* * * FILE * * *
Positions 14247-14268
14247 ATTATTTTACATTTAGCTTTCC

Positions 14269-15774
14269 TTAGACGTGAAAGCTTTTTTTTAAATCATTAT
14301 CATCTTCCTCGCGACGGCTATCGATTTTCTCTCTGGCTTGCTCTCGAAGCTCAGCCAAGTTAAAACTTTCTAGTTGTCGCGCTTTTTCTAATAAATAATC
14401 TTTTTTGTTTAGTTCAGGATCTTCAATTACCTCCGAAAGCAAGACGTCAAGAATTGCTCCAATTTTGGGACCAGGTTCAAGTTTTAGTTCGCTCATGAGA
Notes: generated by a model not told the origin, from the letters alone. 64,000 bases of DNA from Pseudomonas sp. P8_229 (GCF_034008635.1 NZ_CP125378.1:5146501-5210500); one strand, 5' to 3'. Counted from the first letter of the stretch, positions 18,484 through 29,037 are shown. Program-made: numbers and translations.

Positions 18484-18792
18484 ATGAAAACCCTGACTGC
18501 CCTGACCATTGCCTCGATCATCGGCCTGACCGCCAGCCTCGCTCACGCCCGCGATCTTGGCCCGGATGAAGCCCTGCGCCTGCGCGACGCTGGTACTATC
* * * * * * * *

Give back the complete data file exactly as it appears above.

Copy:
Positions 14247-14268
14247 ATTATTTTACATTTAGCTTTCC

Positions 14269-15774
14269 TTAGACGTGAAAGCTTTTTTTTAAATCATTAT
14301 CATCTTCCTCGCGACGGCTATCGATTTTCTCTCTGGCTTGCTCTCGAAGCTCAGCCAAGTTAAAACTTTCTAGTTGTCGCGCTTTTTCTAATAAATAATC
14401 TTTTTTGTTTAGTTCAGGATCTTCAATTACCTCCGAAAGCAAGACGTCAAGAATTGCTCCAATTTTGGGACCAGGTTCAAGTTTTAGTTCGCTCATGAGA
Notes: generated by a model not told the origin, from the letters alone. 64,000 bases of DNA from Pseudomonas sp. P8_229 (GCF_034008635.1 NZ_CP125378.1:5146501-5210500); one strand, 5' to 3'. Counted from the first letter of the stretch, positions 18,484 through 29,037 are shown. Program-made: numbers and translations.

Positions 18484-18792
18484 ATGAAAACCCTGACTGC
18501 CCTGACCATTGCCTCGATCATCGGCCTGACCGCCAGCCTCGCTCACGCCCGCGATCTTGGCCCGGATGAAGCCCTGCGCCTGCGCGACGCTGGTACTATC